Institute for Marine and Atmospheric Research (IMAU)

Ice and Climate: Automatic Weather Stations on glaciers

 

Technical information

Introduction

Over the years the instruments, number of parameters and the way the data is stored and transmitted has changed considerably. The figures below show the main types of stations used and some of the modifications. They show the stations as operated in accumulation areas. The sonic height ranger is placed on a separate tripod when the station is located in an ablation area. Most of the stations are equipped with Argos transmitters. The latest design is the iWS, a low power system that includes almost all instruments in a single housing.

 

Stations

Type III station: iWS

Photo: AWS S10 Greenland K-transect, © Charalampos Charalampidis, GEUS

Type II station

Standard station for the period 1997-2014. Variations on this type include the addition of a second measurement level, a solar panel, a wind generator, extra sensors such as a thermocouple and a version suitable for extreme low temperatures.
Photo: AWS 6, Svea cross, Antarctica, 2003.

Type II with extra level and solar panel

Type II station but higher and with an extra wind speed and direction sensor. Used in high accumulation areas.
Photo: Midtdalsbreen (Hardangerjøkulen), Norway, 2005.

Type II adapted for low temperature

Type II station without the four leg construction. The station is on top a 10 m borehole in which at the bottom the electronics are placed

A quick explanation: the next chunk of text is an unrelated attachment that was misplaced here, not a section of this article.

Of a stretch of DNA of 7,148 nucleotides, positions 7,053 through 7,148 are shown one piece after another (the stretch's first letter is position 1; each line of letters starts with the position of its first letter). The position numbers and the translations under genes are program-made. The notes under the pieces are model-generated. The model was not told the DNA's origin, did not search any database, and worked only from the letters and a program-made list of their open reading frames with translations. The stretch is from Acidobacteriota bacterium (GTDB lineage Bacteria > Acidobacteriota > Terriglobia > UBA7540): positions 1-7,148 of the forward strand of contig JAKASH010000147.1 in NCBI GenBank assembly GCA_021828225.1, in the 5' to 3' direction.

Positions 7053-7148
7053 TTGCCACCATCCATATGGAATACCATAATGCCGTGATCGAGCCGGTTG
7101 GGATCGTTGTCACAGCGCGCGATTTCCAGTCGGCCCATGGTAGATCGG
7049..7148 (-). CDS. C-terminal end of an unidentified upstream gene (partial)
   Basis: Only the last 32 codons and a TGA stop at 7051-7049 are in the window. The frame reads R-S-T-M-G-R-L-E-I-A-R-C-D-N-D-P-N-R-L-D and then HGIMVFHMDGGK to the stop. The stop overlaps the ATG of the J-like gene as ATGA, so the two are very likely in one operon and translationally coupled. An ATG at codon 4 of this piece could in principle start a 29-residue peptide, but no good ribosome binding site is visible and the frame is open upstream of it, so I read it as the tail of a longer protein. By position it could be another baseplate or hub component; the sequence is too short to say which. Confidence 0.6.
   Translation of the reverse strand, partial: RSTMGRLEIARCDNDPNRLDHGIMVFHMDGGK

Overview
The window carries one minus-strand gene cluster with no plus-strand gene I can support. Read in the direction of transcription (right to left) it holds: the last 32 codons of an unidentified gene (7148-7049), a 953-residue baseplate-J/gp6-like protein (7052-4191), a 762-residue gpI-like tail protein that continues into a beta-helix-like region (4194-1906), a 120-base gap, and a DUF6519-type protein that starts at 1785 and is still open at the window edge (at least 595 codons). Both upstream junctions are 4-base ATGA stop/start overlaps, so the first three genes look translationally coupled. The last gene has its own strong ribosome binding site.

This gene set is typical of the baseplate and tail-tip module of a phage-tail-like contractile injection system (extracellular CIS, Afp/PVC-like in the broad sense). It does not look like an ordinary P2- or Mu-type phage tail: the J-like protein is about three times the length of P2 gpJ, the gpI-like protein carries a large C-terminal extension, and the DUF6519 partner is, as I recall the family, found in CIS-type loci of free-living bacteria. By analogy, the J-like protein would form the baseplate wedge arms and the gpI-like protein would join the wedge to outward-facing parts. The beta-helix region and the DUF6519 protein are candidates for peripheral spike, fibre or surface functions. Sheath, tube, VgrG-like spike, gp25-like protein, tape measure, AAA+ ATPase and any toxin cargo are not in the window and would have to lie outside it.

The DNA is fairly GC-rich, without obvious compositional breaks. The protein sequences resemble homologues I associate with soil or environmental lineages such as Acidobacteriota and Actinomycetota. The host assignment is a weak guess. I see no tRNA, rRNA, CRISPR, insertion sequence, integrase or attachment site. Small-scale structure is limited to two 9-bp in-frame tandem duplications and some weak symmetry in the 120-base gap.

Photo: AWS 12, Plateau station B, Antarctica, 2007.

Type I station

Oldest AWS type, used on Greenland and Antarctica and equipped with Aanderaa sensors.
Photo: Berkner Island, Antarctica, 2003.
 

Power supply

The main power source of the stations are packages of 3.6 V lithium batteries. Over the years, on an experimental base, some stations have been equipped with a solar panel and/or wind generator. On Antarctica a combination of wind generator and solar panel has been used to heat the Argos transmitter, which otherwise stopped working when temperatures drop below -50°C. Solar panels have also been used to provide additional power during the summer months to ventilate the temperature and moisture sensor. Due to increasing problems with shipping the batteries to the field sites the iWS is equiped with solar pannels and only a very small number of batteries are added to ensure operation in wintertime Antarctica, Greenland and Svalbard.